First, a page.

Caddo Lake record bass caught – again

Friends share big-bass catch almost exactly 12 months apart

By anyone’s standards, Sean Swank and buddy Danny Matthews had enjoyed a great morning on Caddo Lake last Friday (March 18). They had six bass in the livewell, with two going about 7 pounds and one being a solid 6-pounder.

But the trip became even more memorable when Swank pitched his ½-ounce black/blue jig to a cypress tree in about 4 feet of water – and hooked a 16-pounder that had actually set the lake record almost 12 months ago to the day.

“I was just slowly bringing (the jig) back to the boat when I felt just a slight tick,” Swank said. “When I set the hook, I thought I had hung up on a stump because it didn’t move.”

Seconds later, however, the De Berry angler’s line began singing through the water.

“I guess she realized what happened, and she took off,” Swanks said. “The fight was on.”

But Swank still didn’t realize he had a monster bass at the terminal end of his line.

“At the beginning, I thought I had a catfish on because she wouldn’t come up,” he explained.

The angler tugged on the fish, but couldn’t make any headway; the fish just pulled drag for a couple of minutes.

“It felt like hours,” Swank said. “It was probably a minute to a minute and a half.”

Fortunately, the 50-pound braid on his rig held, because when the fish rolled next to the boat it wasn’t a catfish. Swank’s knees when weak when a huge bass surfaced.

“I said, ‘Net her!’” he said.

Matthews already had the net ready, and quickly tried to get the massive bass in the boat. The fish tried to swim away, but Swank quickly pulled its head around and the net was pushed around its tail.

“She wouldn’t even fit in the net,” Swank said. “(Matthews) had the bottom half and I had the mouth.

“When I seen what it was, I dropped the rod and grabbed her.”

Swank estimated the fish would go 13 to 14 pounds, but he put the bass in the livewell as quickly as possible and headed to Johnson’s Marina to have it weighed.

The marina scales showed 15 pounds, 14 ounces. The Texas Parks and Wildlife Department was called, and biologists were dispatched to collect the fish as part of the ShareLunker program in which anglers receive a free fiberglass replica for bass weighing more than 13 pounds.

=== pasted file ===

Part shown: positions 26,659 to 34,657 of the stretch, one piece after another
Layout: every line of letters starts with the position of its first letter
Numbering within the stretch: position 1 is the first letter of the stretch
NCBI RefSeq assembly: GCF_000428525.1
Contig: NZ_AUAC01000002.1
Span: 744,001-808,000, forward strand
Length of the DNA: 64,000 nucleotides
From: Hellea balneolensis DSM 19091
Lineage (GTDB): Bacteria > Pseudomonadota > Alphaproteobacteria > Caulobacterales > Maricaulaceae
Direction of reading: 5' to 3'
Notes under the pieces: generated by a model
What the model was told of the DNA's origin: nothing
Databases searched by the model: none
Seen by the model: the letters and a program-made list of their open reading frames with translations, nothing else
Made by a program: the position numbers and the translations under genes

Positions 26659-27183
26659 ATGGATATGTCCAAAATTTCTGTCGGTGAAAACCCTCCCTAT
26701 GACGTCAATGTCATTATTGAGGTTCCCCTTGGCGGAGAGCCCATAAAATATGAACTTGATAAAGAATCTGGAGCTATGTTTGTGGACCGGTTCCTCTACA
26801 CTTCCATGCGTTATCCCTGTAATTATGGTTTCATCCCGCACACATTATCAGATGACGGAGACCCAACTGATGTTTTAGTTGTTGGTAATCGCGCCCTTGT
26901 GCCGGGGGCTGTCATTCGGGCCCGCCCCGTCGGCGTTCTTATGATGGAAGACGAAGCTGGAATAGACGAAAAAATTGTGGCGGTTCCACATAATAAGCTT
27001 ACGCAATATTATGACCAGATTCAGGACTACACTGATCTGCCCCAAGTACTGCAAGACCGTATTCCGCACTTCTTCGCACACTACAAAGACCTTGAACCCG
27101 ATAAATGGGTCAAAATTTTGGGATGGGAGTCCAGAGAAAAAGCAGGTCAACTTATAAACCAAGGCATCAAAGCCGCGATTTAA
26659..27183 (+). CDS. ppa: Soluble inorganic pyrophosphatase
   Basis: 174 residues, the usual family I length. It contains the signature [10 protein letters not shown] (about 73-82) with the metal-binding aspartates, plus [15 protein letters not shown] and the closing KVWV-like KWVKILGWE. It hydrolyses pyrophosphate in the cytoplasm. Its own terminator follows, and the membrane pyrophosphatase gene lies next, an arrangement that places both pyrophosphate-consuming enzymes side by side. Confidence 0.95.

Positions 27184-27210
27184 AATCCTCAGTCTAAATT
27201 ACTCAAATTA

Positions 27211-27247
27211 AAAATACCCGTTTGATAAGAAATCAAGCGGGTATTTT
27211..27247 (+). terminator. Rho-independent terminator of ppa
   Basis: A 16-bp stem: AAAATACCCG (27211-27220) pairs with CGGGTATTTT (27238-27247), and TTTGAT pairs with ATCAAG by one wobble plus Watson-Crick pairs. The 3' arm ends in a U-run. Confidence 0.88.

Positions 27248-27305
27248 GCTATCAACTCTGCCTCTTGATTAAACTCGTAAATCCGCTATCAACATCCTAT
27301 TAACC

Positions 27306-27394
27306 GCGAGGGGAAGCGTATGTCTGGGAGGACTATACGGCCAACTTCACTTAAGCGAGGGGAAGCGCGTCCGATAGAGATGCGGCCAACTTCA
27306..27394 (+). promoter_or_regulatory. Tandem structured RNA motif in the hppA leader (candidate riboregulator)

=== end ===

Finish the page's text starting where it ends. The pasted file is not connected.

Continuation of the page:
The official weight as determined by TPWD biologists settled at 16.07 pounds.

“She was 27 inches long and had a 22 ¾-inch girth,” Swank said.

The weight puts his fish in the lead of the ShareLunker Angler of the Year contest, but came just short of the 16.17-pound lake record set last spring by Keith Burns, a friend of Swank’s.

Ironically, Burns received a call about the latest big-bass catch from a buddy, who just happened to be fishing Caddo on Friday. He initially had no idea who had landed the fish.

“He said a big fish had been caught, and that it was a heavy 15 pounds,” Burns said. “I’m thinking the whole time, ‘The guy who held the record before me held it for 18 years. If I held if for a year, or if I hold it for 20 years, I’m happy.’”

And then he received a second call.

“He said, ‘This guy says he knows you,’” Burns laughed, saying he was then told the lucky angler was his buddy Swank. “I thought, ‘If somebody’s going break (the record), I can’t think of a better person than him.’”

The two friends spent the next couple of days laughing about how close Swank had come to setting a new record, and then Swank received an email from TPWD that shocked him.

Biologists scanned the fish to determine if it had been previously caught and tagged, and discovered that it was the very same fish with which Burns set the lake record on March 20, 2010.

“I couldn’t believe it,” Swank said. “She was 2 inches longer than when Keith caught it last year, but the girth was smaller.”

After comparing notes, Burns confirmed the fish was landed this year less than 300 yards from where it was caught last year.

“I released it (after TPWD returned the bass) on the same tree I caught it on,” Burns said.

Amazingly, TPWD records show that this bass isn’t the only double-digit monster entered multiple times into the ShareLunker program. At least six fish have been caught and re-entered, and one Lake Alan Henry monster was entered into the program three years in a row.

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About Andy Crawford 863 Articles
Andy Crawford has spent nearly his entire career writing about and photographing Louisiana’s hunting and fishing community. While he has written for national publications, even spending four years as a senior writer for B.A.S.S., Crawford never strayed far from the pages of Louisiana Sportsman. Learn more about his work at www.AndyCrawford.Photography.

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